Maharashtra’s sugar production in 2019-20 crushing season is expected to fall 40% owing to the impact of drought. The area under sugarcane has declined 28.5% while a large quantity of sugarcane has been diverted for use as fodder for cattle.

The total area under cane has declined to around 843,000 hectares for the recently concluded crushing season from 1.16 million hectares in 2018-19 season, said Shekhar Gaikwad, commissioner of sugar (Maharashtra). The highest fall in acreage has been reported from Solapur division, where the area has declined 48.49% to around 127,000 hectares from 247,000 hectares, he said.

Area under cane has declined in the entire Marathwada region as Maharashtra faces one of the most severe droughts ever. For the past several months, sugarcane has been the chief fodder sustaining cattle in the state.

“Considering the diversion of sugarcane for fodder, we expect that 570 lakh (57 million) tonnes of sugarcane will become available for crushing operations, which will give sugar production of 64.41 lakh (6.44 million) tonnes,” said Gaikwad.

The central government had extended support to the industry which was plagued by excess sugar availability and bearish demand for the sweetener. Of the Rs 23,033 crore fair and remunerative price (FRP) payable to farmers, sugar mills from the state have paid Rs 21,604 crore or 94% of the total payable dues.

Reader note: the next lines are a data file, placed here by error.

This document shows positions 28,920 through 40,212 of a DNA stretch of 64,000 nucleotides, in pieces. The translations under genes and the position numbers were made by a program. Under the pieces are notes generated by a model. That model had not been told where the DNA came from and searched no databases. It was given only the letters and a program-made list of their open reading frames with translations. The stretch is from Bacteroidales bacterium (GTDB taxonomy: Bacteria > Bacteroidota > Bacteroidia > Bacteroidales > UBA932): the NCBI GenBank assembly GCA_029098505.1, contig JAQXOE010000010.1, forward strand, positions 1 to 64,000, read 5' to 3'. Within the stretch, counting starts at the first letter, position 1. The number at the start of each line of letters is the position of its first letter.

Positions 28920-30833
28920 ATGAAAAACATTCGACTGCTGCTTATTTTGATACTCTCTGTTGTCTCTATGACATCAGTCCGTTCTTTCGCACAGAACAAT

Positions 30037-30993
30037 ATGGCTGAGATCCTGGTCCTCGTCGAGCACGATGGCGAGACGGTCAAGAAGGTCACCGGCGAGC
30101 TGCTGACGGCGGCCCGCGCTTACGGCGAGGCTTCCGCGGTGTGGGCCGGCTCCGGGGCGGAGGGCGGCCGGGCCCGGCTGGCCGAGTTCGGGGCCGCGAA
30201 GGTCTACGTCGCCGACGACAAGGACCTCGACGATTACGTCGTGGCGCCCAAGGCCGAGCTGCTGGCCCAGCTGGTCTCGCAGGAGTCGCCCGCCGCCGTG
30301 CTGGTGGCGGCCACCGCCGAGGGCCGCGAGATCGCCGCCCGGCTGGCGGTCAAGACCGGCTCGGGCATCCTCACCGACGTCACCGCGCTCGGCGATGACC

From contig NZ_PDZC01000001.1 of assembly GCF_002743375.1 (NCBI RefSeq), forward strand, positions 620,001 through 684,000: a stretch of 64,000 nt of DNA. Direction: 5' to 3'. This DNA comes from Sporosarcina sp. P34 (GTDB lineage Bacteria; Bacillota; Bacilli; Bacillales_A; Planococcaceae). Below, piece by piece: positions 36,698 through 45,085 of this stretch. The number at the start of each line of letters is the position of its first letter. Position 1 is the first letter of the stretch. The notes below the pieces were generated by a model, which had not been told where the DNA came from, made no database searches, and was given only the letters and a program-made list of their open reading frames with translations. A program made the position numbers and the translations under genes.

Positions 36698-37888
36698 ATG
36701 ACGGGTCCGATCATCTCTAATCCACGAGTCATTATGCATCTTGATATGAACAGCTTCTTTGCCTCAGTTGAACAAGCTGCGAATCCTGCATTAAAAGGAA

Sugar mills from the state received Rs 2,559 crore of soft loan, Rs 116.31 crore of subsidy for buffer stock creation, Rs 153.35 crore subsidy for export of sugar and Rs 823.89 crore of revenue from co-generation of electricity from bagasse. “All this help from the government, along with our pressure on the sugar mills by issuing revenue recovery certificates to 77 sugar mills, helped clear cane dues,” said Gaikwad.

This year, the state’s sugar mills for the first time entered into agreements with farmers for staggered payment of the FRP, instead of paying the entire FRP in one instalment within 14 days of cane delivery as mandated by the Sugarcane Control Act (1966). This provision of the Act had caused much distress to farmers and, along with price for cane, supplied fodder for politics in the region.

However, the Act allows exemption from paying the entire FRP within 14 days if there is an agreement between the grower and the sugar producer. “About 31 mills entered into staggered payment contracts with the growers and the number is expected to go up in the next crushing season,” said Gaikwad.

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